Kashmir Peak advertised his potential when winning a juvenile hurdle at Market Rasen by nine lengths and similar success could see him tread Countrywide Flame’s path to the Triumph.

“He’s quite a nice horse and we like him,” Quinn said. “He was impressive at Market Rasen and, when the other horse came to him going to the last, you wondered.

“It was between the two of them but he just quickened up like a smart horse. He doesn’t set the world on fire at home.

“He’s a decent work horse without being brilliant, but he is a very likeable horse. Everything in our minds is to try to get three runs into him before Christmas.

“It’s early days (for the Triumph) but you wouldn’t want to discount him. We’ve looked at all the three-year-olds and the Paul Nicholls horse that won at Cheltenham was really impressive.

“There was a Willie Mullins horse that was also impressive at Punchestown but our fella was lightly raced on the Flat and looked like he was improving.

“He wasn’t a horse that had finished on the Flat and I think he will end up at a decent gig in the spring.

“The Triumph is a very hard race to win but there are very good prizes out there for three and four-year-olds. It’s great and it is exciting to have something to keep you dreaming. We have a few nice ones to run.”

Then there’s Calculated Risk, a brother to Quinn’s stalwart Kings Quay, who won nine races including a Grade 2 Hurdle at Wincanton.

His sibling has won only once on the Flat at Doncaster but, ahead of his expected debut over hurdles later this week, Quinn is hopeful.

“He is a grand horse. We like him,” he said. “His brother was a very good horse. This fella is a scopier horse. He’s not as quick – and the form book says he is not – but, being by Motivator, you wouldn’t expect him to be and he’s a grand horse.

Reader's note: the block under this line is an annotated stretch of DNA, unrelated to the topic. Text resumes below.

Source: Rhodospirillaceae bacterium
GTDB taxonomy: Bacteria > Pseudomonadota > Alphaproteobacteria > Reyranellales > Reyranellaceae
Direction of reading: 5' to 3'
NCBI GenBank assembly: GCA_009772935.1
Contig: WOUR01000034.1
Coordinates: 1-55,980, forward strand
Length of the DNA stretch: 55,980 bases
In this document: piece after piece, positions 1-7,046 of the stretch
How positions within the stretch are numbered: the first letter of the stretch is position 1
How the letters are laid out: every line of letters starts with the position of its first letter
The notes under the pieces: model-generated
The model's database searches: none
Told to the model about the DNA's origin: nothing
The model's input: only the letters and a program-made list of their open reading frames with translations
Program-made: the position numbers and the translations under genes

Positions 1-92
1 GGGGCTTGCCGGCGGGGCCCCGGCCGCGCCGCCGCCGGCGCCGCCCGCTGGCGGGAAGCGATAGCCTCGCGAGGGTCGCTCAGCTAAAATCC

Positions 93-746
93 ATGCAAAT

“I think he’ll make a nice dual-purpose horse. We’re planning to go to Market Rasen with him and, physically, he’s a big horse so he could improve a bit.

“He might want a little bit further. He could get two, two-and-a-half miles easy but Kings Quay was very, very tough and improved as he got older. We like him.”

Listed races for juvenile fillies are on the calendar for the first time this year and Quinn hopes he has found an opportunity for Cockney Sparrow on Saturday to win some valuable Black Type.

“She’s a nice filly and she’s schooling well,” he said of the three-year-old, a winner at Kempton and Beverley at the start of the Flat season. “There’s a lot of good opportunities for fillies. There’s a Listed three-year-old only fillies’ juvenile at Aintree. She’d only be running against her own age group and, if she happened to get a bracket, she’s worth more. It would be a very good result.

“She’s very good-natured and we thought she could improve from three to four because she’s a big filly. We like her.”

Hidden Justice, Exning Halt and O Ma Lad are another trio of promising runners to be campaigned, along with Zermatt, and don’t forget Recession Proof, the totesport Trophy winner at Newbury, who should return to the track soon following a near two-year absence after injury.

Fifth in the Supreme Novices’ Hurdle behind Al Ferof at the Festival in 2011, Quinn said: “He’s absolutely fine. We were trying to get a run into him before Cheltenham and he was ready and he got a bit of heat in his leg.

“He’s coming back in January. He’s a low-mileage horse and I could see him winning a good staying race on the Flat and over hurdles.”

They say a week is a long time in politics, so the waiting for the spring must seem like an eternity at Highfield.

But it’s a wonderful thing to have hope, and promise, and that will help the winter months fly by in Norton.